If You Get Mysterious Seed Packs From China, Don't Plant Them

The United States Department of Agriculture is advising anybody who receives an unsolicited package from China containing packets of seeds to contact their local authorities. The USDA, along with local agencies in at least 28 states, has said that people should not plant the seeds and should not throw them away.

"If these seeds should bear invasive species, they may be a threat to our environment and agriculture. We don't want unknown species planted or thrown out where they may wind up sprouting in a landfill," said Steve Cole, director of Clemson's Regulatory Services unit.

While the seeds may appear to be harmless, the USDA said not to plant them because they could be invasive or introduce diseases that could be harmful to local plants and animals. The agency said it is collecting the seed packets so they can be tested to ensure they do not contain anything dangerous.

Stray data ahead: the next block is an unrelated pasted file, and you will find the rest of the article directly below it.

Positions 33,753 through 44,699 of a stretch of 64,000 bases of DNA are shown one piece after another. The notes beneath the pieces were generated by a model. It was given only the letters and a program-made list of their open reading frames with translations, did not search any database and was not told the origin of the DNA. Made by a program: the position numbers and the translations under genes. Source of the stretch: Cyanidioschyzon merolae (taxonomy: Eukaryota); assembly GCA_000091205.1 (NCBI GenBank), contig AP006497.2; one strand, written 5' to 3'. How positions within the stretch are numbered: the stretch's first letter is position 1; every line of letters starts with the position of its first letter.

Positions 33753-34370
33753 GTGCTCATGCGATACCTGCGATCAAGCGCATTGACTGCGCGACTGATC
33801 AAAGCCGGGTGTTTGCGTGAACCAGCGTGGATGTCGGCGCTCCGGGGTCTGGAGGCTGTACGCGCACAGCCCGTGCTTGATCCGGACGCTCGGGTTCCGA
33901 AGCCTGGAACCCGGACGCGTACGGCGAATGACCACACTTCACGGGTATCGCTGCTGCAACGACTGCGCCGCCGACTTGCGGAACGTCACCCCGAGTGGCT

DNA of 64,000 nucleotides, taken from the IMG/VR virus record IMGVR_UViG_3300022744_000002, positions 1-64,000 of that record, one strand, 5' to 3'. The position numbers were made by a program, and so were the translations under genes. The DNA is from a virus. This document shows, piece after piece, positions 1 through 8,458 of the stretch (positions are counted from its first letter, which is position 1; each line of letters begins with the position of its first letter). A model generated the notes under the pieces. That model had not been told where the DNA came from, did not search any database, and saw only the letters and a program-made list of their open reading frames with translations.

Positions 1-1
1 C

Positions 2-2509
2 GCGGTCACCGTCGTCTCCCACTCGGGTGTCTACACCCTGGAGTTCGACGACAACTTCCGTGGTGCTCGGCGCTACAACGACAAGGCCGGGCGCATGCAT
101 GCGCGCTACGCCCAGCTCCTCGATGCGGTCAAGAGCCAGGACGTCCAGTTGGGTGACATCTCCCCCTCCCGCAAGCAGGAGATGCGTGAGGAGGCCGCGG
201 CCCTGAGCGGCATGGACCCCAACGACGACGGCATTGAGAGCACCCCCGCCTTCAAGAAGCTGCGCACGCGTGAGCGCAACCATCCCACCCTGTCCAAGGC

The USDA believes the seeds were sent as part of a "brushing scam," where a retailer orders items using a fake email address and has them shipped to strangers. When the packages are received, the person who placed the order is considered a "verified buyer" and can leave a positive review for the product.

China's foreign ministry claimed the mailings did not come from China, and the labels were forged. They have asked the U.S. to send the packages back to China, so they can investigate the matter.

Photo: Delaware Department of Agriculture

Sponsored Content

Sponsored Content